When we think about those lawyers in literature, in films, and in real life, who’s eloquence has moved juries and persuaded judges, it is not surprising that we have a vision of lawyers as being brilliant wordsmiths and storytellers.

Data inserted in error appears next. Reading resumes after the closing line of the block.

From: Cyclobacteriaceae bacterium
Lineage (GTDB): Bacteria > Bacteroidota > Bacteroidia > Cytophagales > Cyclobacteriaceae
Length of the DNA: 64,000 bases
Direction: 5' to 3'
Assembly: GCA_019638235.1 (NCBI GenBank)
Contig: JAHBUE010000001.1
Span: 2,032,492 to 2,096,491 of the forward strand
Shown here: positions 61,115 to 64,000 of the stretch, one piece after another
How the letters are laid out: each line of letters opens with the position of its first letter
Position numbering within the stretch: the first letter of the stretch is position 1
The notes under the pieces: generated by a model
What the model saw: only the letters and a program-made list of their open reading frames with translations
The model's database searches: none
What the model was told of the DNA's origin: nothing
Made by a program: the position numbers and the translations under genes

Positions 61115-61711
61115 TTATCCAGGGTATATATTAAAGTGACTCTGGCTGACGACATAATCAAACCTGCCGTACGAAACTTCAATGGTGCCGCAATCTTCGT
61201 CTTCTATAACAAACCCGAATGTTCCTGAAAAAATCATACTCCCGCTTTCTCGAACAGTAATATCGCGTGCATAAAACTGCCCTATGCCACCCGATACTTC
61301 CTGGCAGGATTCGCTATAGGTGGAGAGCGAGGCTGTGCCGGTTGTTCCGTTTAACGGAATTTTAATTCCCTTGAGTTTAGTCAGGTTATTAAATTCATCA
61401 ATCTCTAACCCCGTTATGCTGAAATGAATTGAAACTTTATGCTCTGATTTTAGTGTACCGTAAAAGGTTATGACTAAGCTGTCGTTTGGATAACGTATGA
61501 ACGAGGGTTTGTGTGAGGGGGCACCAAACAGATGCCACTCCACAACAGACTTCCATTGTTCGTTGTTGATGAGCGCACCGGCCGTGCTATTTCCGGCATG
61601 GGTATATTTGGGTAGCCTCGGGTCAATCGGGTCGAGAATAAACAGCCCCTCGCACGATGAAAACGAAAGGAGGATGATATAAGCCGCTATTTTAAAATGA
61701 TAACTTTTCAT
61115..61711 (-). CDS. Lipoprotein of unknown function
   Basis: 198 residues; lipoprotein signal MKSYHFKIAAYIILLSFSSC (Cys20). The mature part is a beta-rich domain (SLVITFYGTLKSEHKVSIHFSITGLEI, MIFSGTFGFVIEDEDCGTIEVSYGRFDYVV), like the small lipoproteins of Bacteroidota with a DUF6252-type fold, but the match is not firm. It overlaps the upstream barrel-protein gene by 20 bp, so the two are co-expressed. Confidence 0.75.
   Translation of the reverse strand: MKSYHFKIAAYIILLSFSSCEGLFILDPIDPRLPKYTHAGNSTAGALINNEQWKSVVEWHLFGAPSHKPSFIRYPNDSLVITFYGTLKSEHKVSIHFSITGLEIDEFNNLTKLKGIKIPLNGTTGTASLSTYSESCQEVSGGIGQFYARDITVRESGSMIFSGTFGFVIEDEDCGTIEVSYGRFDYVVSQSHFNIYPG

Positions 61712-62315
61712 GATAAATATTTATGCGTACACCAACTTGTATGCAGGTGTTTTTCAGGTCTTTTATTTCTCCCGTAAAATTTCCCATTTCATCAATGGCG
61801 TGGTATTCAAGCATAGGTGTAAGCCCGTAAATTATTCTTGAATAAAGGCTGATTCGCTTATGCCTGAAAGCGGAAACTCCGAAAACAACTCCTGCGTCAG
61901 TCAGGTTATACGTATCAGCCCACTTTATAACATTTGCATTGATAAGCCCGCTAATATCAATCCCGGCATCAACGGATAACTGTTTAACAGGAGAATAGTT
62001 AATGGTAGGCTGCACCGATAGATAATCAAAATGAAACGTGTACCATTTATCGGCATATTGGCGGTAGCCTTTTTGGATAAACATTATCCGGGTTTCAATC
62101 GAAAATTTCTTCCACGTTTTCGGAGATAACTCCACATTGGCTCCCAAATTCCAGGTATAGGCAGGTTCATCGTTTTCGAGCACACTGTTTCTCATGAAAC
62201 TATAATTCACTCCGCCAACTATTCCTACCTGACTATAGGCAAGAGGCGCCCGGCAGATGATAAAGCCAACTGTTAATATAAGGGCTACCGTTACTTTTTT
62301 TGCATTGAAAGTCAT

As the review linked below states “judges and juries need to feel at ease with their decisions, and the best way to do that, I believe, is to sweep them along with a compelling narrative” (Marshall Goldberg, 64 J. Legal Educ. 515 (2015) (reviewing Philip N. Meyer, Storytelling for Lawyers (2014)). This book focuses, using fictional and real life examples, on how lawyers need, not only know the law but to be able to tell a convincing story using all the appropriate elements of plot, theme, and character development. Storytelling is not, as we can see, an innate talent; it is a skill that can be practised and learned. Fortunately, for those who would like to learn this skill, the library has just acquired Storytelling for lawyers (K181 .M49 2014).